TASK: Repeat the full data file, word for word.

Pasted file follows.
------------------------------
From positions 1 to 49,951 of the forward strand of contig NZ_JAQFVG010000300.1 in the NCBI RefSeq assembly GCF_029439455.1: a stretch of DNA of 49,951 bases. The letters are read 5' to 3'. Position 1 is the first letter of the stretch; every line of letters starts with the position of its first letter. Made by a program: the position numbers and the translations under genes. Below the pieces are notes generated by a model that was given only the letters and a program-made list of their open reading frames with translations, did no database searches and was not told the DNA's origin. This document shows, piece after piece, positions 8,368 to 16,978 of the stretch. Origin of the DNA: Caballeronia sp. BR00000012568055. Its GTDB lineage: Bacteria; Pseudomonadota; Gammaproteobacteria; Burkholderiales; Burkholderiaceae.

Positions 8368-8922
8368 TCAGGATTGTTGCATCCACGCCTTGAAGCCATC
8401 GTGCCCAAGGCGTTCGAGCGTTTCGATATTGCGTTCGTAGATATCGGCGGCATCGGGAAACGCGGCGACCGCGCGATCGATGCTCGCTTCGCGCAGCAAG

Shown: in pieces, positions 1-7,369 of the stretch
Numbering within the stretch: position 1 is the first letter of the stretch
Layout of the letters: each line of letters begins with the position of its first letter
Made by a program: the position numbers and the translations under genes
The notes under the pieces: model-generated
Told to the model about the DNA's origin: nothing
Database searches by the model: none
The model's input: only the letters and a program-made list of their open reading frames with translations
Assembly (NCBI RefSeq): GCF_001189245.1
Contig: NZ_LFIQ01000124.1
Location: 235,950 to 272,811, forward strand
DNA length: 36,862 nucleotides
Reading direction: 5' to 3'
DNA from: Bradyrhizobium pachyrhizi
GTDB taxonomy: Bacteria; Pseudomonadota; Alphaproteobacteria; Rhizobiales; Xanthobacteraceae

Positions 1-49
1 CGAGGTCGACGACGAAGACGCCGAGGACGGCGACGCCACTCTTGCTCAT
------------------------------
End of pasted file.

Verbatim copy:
From positions 1 to 49,951 of the forward strand of contig NZ_JAQFVG010000300.1 in the NCBI RefSeq assembly GCF_029439455.1: a stretch of DNA of 49,951 bases. The letters are read 5' to 3'. Position 1 is the first letter of the stretch; every line of letters starts with the position of its first letter. Made by a program: the position numbers and the translations under genes. Below the pieces are notes generated by a model that was given only the letters and a program-made list of their open reading frames with translations, did no database searches and was not told the DNA's origin. This document shows, piece after piece, positions 8,368 to 16,978 of the stretch. Origin of the DNA: Caballeronia sp. BR00000012568055. Its GTDB lineage: Bacteria; Pseudomonadota; Gammaproteobacteria; Burkholderiales; Burkholderiaceae.

Positions 8368-8922
8368 TCAGGATTGTTGCATCCACGCCTTGAAGCCATC
8401 GTGCCCAAGGCGTTCGAGCGTTTCGATATTGCGTTCGTAGATATCGGCGGCATCGGGAAACGCGGCGACCGCGCGATCGATGCTCGCTTCGCGCAGCAAG

Shown: in pieces, positions 1-7,369 of the stretch
Numbering within the stretch: position 1 is the first letter of the stretch
Layout of the letters: each line of letters begins with the position of its first letter
Made by a program: the position numbers and the translations under genes
The notes under the pieces: model-generated
Told to the model about the DNA's origin: nothing
Database searches by the model: none
The model's input: only the letters and a program-made list of their open reading frames with translations
Assembly (NCBI RefSeq): GCF_001189245.1
Contig: NZ_LFIQ01000124.1
Location: 235,950 to 272,811, forward strand
DNA length: 36,862 nucleotides
Reading direction: 5' to 3'
DNA from: Bradyrhizobium pachyrhizi
GTDB taxonomy: Bacteria; Pseudomonadota; Alphaproteobacteria; Rhizobiales; Xanthobacteraceae

Positions 1-49
1 CGAGGTCGACGACGAAGACGCCGAGGACGGCGACGCCACTCTTGCTCAT